Afterwards, the layout of the Jaguar XJ220 was criticized (even the sound of the engine were panned). Instead of the twelve cylinder engine, the XJ220 had a six cylinder engine, and plans for four wheel drive were eventually cancelled. But on the other hand, the V6 developed 542, against the V12’s 500hp. The engine’s power was greater than that of the six cylinder Porsche 959 and the eight cylinder Ferrari F40. These cars had an output of 450hp and 487hp respectively. The Jaguar XJ220 was also the fastest production car in the world: It reached 217 mph, versus the Ferrari’s 199 mph and the Porsche’s 195 mph top speeds. The engine of the XJ220 was derived from a race engine designed by Cosworth for the 1986 MG Metro 6R4 Group B Rally car. The Jaguar proved it was fast and also reliable during the 24 hours of Le Mans in 1993, where one of the three participating cars finished first in the new GT class… however, the car was later disqualified for failing to run with catalytic converters.

1993 Jaguar XJ220 auctioned by RM Sotheby

1993 Jaguar XJ220, auctioned by RM Sotheby’s at 8 September 2014 for £165,200, photo RM Sotheby’s

The Jaguar was expensive and offered a lot of quality and comfort, equipped with a luxurious leather interior. It also had standard air conditioning and electric windows. Nevertheless, due to circumstances, the image of the car was damaged. While the Porsche 959 and the Ferrari F40 were later appreciated by enthusiasts and increased in value after the year 2000, the value of the XJ220 saw little movement upwards.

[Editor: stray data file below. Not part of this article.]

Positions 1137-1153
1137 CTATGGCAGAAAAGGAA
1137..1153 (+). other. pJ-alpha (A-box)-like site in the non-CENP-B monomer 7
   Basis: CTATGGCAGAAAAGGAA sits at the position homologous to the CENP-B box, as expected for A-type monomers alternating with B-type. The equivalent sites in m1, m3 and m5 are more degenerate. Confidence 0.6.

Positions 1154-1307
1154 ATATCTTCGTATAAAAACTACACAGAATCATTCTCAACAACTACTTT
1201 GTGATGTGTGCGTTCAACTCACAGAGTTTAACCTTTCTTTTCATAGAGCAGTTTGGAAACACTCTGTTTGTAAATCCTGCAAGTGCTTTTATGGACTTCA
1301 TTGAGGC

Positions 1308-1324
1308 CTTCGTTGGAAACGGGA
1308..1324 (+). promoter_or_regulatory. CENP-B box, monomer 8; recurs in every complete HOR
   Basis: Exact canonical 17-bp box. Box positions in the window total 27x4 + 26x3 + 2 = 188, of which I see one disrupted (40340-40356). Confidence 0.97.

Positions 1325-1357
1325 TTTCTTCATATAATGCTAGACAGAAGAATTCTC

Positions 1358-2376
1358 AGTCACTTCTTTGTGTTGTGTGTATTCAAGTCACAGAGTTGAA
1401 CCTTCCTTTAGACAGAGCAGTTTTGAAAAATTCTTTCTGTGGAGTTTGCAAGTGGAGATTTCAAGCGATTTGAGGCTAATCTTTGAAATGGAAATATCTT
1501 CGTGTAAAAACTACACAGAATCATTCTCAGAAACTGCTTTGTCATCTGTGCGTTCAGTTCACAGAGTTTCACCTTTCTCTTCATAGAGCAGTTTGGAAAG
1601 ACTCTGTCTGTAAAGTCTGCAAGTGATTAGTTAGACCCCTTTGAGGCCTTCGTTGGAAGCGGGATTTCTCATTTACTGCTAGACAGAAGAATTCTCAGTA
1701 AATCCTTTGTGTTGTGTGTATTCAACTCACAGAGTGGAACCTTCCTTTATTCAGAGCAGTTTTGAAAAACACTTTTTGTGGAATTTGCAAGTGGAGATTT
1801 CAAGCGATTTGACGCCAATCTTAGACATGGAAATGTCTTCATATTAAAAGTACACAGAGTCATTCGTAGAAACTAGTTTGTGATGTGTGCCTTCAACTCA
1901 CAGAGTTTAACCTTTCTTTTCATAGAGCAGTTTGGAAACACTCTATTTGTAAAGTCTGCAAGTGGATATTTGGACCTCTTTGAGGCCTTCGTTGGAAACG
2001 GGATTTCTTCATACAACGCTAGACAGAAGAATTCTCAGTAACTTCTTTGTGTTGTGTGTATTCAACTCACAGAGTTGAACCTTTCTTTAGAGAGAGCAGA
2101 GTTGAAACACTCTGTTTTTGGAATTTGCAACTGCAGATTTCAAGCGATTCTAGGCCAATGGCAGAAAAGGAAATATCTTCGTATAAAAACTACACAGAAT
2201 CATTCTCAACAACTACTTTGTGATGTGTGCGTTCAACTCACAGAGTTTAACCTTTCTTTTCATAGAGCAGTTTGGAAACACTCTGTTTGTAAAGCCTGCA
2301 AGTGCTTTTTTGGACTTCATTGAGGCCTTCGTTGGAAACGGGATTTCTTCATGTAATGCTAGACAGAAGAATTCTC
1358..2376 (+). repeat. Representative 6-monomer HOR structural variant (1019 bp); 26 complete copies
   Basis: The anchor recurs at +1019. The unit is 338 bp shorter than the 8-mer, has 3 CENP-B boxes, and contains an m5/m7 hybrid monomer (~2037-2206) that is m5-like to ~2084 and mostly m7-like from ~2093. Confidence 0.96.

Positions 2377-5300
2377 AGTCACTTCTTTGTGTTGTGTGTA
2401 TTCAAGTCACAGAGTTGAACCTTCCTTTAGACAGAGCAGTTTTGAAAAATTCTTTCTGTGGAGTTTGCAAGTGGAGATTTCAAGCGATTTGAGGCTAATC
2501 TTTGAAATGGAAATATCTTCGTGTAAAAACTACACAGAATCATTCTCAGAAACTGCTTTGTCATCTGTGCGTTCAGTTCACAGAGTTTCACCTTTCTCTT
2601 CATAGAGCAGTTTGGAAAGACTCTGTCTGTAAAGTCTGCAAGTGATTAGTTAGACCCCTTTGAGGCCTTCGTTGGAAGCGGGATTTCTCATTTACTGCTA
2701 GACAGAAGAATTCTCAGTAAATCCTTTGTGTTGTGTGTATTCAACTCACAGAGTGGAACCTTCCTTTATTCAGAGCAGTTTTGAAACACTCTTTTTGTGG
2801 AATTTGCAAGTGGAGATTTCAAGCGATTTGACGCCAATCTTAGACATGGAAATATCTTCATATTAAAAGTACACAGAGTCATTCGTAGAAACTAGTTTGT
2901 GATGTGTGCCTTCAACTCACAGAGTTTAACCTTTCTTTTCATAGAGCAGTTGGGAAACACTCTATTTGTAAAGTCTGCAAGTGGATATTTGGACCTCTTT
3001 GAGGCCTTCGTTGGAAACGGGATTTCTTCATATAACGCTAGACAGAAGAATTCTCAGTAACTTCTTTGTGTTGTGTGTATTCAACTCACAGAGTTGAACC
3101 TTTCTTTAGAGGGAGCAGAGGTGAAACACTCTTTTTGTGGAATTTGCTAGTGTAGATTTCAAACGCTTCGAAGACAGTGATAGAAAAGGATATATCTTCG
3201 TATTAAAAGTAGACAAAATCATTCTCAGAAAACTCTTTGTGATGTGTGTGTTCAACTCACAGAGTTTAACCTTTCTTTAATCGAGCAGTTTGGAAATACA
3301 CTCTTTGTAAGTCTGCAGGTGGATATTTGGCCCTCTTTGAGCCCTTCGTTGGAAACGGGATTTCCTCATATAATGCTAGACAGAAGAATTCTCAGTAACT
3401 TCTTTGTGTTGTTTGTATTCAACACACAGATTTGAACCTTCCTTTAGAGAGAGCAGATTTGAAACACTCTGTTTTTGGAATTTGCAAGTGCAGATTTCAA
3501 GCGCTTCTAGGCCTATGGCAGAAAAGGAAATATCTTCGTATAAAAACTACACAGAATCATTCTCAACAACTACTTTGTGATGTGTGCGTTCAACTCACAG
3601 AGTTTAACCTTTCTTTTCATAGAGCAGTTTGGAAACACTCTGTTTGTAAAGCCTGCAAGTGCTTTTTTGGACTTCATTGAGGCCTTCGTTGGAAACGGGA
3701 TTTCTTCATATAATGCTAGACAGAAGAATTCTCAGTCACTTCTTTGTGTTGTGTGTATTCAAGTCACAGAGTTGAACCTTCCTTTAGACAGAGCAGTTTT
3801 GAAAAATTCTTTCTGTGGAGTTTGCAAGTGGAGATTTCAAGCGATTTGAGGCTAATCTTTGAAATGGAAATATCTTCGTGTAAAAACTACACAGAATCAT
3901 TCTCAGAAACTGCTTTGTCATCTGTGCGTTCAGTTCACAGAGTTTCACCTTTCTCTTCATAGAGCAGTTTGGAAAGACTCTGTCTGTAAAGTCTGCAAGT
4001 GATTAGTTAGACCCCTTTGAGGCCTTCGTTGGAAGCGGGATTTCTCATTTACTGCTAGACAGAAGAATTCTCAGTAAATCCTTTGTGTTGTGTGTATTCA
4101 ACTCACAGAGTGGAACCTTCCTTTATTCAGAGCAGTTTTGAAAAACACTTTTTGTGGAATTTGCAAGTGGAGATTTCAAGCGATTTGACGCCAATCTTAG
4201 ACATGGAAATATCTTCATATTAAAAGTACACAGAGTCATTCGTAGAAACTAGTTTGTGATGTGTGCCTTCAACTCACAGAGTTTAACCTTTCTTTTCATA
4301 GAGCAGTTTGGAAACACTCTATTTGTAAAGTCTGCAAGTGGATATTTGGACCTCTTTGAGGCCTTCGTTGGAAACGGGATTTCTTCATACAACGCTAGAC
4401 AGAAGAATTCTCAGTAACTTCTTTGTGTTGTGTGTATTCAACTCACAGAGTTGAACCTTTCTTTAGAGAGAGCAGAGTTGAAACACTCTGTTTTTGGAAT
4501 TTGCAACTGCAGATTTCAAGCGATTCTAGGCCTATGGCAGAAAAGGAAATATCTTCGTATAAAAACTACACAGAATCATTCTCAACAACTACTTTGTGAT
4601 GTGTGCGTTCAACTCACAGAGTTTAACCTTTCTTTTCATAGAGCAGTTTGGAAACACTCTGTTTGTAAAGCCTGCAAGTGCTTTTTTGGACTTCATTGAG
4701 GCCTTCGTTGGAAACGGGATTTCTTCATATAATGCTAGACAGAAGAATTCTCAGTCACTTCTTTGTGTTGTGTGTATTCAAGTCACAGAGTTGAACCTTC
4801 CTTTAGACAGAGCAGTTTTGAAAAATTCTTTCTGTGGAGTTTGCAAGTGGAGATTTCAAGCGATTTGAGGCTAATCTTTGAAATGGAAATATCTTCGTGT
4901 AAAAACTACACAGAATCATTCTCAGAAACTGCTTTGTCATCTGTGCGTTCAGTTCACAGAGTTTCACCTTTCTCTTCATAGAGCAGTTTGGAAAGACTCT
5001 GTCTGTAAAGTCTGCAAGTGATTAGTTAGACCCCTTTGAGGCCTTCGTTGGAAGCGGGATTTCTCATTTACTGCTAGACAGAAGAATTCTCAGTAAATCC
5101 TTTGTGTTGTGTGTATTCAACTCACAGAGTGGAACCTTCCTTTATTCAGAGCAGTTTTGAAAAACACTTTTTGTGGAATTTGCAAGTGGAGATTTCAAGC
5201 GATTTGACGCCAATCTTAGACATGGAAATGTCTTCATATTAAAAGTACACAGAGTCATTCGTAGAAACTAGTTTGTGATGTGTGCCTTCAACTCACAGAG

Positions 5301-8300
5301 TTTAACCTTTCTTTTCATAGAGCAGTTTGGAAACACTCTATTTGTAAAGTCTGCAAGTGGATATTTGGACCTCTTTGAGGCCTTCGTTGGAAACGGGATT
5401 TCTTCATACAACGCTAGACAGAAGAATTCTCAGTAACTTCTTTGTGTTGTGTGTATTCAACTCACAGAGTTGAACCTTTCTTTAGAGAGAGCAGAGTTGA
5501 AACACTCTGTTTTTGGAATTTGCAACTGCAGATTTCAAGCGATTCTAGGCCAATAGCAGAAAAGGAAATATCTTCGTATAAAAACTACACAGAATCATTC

1993 Jaguar XJ220 auctioned by RM Sotheby

1993 Jaguar XJ220, auctioned by RM Sotheby’s at 8 September 2014 for £165,200, photo RM Sotheby’s

A factor – in addition to the availability of tyres – that played a role is that both the Porsche 959 and the Ferrari F40 had sold very well. Ferrari even sold more than originally intended. In addition, both brands later introduced new, appealing (and costly) models, whereby they retained the attention of enthusiasts and collectors. Porsche developed faster (and more expensive) versions of the 911 Type 993, such as the Turbo S and the GT2, and later the Carrera GT and the 918 Spyder. The Ferrari F40 was followed up by equally exclusive models, such as the F50, the Enzo and the LaFerrari. By contrast, Jaguar remained silent. The last supercar of the British factory was sold not only in less numbers than expected, it also had no real successors, resulting in little appreciation for the XJ220 compared with its peers.

Starting from the year 2000 up to and including 2014, the prices achieved for the XJ220 at auctions was weak. Around 2000, the highest amount paid at auction was approximately £120,000. In 2014, RM Sotheby’s auctioned one for £165,000. Until that point, this was the highest price achieved at auction – not including the XJ220 that had belonged to Sir Elton John, which was auctioned by Christie’s in May 2001 for nearly £235,000. In 2015, Bonhams sold one at auction for £323,700, the highest result so far.

 

1993 Jaguar XJ220, auctioned by RM Sotheby's at 8 September 2014 for 165,200

1993 Jaguar XJ220, auctioned by RM Sotheby’s at 8 September 2014 for £165,200, photo RM Sotheby’s

1993-Jaguar-XJ220-auctioned-by-RM-Sothebys-at-8-September-2014-for-£165200

1993 Jaguar XJ220, auctioned by RM Sotheby’s at 8 September 2014 for £165,200, photo RM Sotheby’s